GNOME Boston Summit 2014

The Boston Summit is a 3-day hackfest for GNOME developers and contributors, that we traditionally hold over the Columbus day weekend.

In recent years, we’ve met in Montreal,  but for 2014,  we are back in Boston, at the MIT.

Early Turning


When:    Saturday, October 11 — Monday, October 13
Where:  MIT building E51, Cambridge, MA


There’s plenty of topics we can discuss. Here are some I would be interested in working on:

  • Application development (bundling, SDKs, sandboxing, kdbus, …)
  • Wayland (porting leftovers, possibilities for the future, …)
  • Privacy

If you are interested, please let us know you’re coming.

Hope to see many old and new faces there !

GNOME 3.14 impressions

As part of the release preparation, I’ve done some smoketesting of GNOME 3.14 – looking good! As I usually do, I’ve taken some screenshots while testing things, to share some impressions. Screenshot from 2014-09-24 07:50:18-smallScreenshot from 2014-09-24 09:25:44-smallScreenshot from 2014-09-24 07:30:42-smallNow back to final release preparations.

What the GNOME release team is doing


At the release team BoF at this years Guadec, I said I would write a blog post about the whats and hows and ifs of release team work. I’m a little late with this, but here it is: a glimpse into the life of a GNOME release team member.

We are in the end phase of the development cycle, when the release team work is really kicking into high gear.

Blocker bugs

Since the .90 release, we’ve been tracking blocker bugs.  The way this works is that we are setting the GNOME Target field to the next release. During the cause of the development cycle, we’ve had 50 bugs that were marked with

GNOME Target=3.14

at some point . Today, we’re down to a single one, which will hopefully be gone before the weekend is over.

In order to draw our developers attention to these bugs, we’re sending out regular reports to desktop-devel-list (see them here, here and here). Andre has taken over this task this cycle.

We don’t have formal criteria for what bugs to mark as blockers, we are mostly going by the instinct and experience of bug zapping veterans like Andre Klapper. My own criteria for setting this flag mostly come down to these questions:

Is it a crash in a core component ?
Is it very visible or annoying ?
Will it affect many users ?

For finding bugs that should be blockers, I am regularly scanning all incoming bugs in bugzilla. On an average day this query finds between 100 and 200 bugs – with some practice, one can get through that list in 15 minutes.

We also get ‘nominations’ for blockers from maintainers and developers, which is very helpful.

Development Releases

The duty of ‘doing’ releases is distributed among all of the current, active release team members.

Our development schedule has a pretty well-established cadence of development  releases: We do a number of early development snapshots which are roughly a month apart (3.13.1, 3.13.2, 3.13.3 and 3.13.4 this cycle), followed by the beta releases which are 2 weeks apart (3.13.90, 3.13.91, 3.13.92, this cycle).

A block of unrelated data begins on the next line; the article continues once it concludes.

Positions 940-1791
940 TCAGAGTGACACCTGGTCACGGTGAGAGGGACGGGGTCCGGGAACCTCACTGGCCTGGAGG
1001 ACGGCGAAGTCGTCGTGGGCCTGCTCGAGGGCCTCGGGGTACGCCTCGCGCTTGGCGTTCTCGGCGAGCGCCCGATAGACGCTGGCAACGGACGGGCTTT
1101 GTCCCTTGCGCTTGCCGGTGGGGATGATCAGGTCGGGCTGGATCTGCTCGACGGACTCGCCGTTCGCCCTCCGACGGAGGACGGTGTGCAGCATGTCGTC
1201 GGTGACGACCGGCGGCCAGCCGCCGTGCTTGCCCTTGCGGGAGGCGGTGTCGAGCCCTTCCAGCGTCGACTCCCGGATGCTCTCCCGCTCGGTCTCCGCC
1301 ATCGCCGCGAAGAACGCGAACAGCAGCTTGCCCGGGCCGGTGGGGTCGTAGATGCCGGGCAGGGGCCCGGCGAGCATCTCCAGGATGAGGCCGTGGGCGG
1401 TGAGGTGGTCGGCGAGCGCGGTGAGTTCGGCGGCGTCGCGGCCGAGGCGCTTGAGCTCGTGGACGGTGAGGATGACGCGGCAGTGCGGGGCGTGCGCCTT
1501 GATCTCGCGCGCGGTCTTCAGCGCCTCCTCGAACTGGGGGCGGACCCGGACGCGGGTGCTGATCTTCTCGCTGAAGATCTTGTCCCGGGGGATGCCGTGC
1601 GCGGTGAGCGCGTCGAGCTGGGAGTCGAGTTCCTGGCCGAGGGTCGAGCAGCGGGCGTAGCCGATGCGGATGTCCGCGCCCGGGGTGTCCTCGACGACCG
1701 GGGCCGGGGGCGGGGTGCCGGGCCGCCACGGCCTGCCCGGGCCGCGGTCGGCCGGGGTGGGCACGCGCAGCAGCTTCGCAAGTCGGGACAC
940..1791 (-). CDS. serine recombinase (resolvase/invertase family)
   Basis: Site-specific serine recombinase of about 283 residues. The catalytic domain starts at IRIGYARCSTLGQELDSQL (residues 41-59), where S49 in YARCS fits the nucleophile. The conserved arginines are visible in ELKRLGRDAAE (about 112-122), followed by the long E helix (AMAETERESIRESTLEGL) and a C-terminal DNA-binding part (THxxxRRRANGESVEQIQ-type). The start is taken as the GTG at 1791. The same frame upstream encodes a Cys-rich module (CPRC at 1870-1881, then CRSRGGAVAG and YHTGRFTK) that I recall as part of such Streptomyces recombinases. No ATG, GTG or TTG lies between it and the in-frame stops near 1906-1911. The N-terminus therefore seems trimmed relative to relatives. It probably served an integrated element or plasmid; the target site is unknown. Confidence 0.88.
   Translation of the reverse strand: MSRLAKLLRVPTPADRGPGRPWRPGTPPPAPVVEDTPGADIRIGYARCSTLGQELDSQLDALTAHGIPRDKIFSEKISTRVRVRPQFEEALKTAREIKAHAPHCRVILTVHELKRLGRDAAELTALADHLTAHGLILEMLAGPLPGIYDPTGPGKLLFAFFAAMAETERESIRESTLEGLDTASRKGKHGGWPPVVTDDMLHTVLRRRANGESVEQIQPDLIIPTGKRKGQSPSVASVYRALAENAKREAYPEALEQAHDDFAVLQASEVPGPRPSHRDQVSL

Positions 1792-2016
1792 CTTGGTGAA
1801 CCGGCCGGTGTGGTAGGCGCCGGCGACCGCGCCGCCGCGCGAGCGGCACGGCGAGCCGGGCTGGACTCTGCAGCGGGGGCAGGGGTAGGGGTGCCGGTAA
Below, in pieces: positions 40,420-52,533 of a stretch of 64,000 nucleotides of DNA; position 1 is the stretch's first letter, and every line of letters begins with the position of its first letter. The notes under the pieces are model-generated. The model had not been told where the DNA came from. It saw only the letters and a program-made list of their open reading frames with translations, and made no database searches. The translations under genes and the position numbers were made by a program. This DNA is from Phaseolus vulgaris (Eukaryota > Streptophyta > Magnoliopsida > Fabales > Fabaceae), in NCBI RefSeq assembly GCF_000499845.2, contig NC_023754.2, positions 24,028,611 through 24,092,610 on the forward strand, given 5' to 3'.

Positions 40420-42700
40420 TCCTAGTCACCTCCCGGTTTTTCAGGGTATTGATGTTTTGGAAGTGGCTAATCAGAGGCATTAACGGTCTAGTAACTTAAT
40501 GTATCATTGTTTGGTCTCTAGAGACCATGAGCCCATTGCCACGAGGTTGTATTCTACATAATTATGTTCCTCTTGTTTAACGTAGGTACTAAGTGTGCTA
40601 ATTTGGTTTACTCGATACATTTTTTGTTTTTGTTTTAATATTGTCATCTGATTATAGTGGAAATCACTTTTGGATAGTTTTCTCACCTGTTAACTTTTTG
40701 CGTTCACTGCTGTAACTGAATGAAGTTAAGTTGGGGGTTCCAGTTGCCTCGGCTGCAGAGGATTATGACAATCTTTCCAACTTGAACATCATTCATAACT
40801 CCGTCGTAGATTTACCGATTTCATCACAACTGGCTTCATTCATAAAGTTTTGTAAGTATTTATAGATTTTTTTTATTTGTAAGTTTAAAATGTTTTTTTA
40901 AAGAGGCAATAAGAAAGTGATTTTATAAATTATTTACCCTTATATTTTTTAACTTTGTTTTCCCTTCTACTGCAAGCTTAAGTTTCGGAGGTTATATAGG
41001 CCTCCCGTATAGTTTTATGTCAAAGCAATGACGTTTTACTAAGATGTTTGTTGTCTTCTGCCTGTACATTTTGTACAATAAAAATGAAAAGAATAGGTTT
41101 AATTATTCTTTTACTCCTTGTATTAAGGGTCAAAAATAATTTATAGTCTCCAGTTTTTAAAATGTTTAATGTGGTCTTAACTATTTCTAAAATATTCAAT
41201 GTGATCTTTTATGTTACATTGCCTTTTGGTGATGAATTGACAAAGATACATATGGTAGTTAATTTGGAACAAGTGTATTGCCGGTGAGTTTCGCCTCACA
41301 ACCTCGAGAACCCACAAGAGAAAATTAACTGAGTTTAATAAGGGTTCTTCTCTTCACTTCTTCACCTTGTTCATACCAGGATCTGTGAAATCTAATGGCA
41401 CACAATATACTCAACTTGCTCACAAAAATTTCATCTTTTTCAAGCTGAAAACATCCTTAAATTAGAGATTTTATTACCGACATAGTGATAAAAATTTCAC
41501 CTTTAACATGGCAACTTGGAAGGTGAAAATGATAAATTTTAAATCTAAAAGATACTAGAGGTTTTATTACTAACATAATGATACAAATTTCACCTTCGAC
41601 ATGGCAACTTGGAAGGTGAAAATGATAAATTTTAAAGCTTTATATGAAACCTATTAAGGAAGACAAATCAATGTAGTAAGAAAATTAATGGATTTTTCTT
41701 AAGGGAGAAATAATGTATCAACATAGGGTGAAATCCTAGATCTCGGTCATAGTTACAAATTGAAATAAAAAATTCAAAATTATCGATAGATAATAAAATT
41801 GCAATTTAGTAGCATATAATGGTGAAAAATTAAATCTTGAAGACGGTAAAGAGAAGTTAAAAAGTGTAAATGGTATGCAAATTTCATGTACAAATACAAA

The end product of each development release is a set of jhbuild modulesets and a forest of symlinks to the tarballs for individual modules that are included in the release.

Most of the mechanics of creating the modulesets by rewriting our regular modulesets (which point at git repositories, not tarballs), and creating those symlinks on the server are handled by scripts that have been passed down through the generations.

The time-consuming aspect of creating a release is that it usually takes several attempts to create candidate modulesets, hunt down missing releases (or doing them ourselves – which is sadly necessary for a number of ‘weakly maintained’ modules), and do a full jhbuild using the final modulesets. As a consequence, while our official release day is always Monday, the release typically happens on Wednesday or Thursday of the same week.


Towards the end of a development cycle, the release team also starts to plan for the next cycle.

This includes creating the schedule, taking a look at annoying bugs that we should tackle in the next cycle, figuring out if there are project-wide goals that we should push, and collecting input on new modules and features that people want to work on for the next release.

Since we are at this point right now, let me end with this request:

Please let us know what features are on your modules roadmap for the next cycle!

A Wayland status update

It has been a while since I last  wrote about the GNOME Wayland port; time for another status update of GNOME 3.14 on Wayland.


So, what have we achieved this cycle ?

  • Keyboard layouts are supported
  • Drag-and-Drop works (with limitations)
  • Touch is supported

The list of applications that work ‘natively’ (ie with the GTK+ Wayland backend) is looking pretty good, too.  The main straggler here is totem, where we are debugging some issues with the use of subsurfaces in clutter-gtk.

We are homing in on ‘day-to-day usable’.  I would love to say the Wayland session is “rock-solid”, but I just spent an hour trying to track track down an ugly memory leak that ended my session rather quickly. So, we are not quite there yet, and more work is needed.

If you are interested in helping us complete the port and take advantage of Wayland going forward, there is an opening in the desktop team at Red Hat for a Wayland developer.

Update: After a bit of collective head-scratching, Jasper fixed the memory leak here.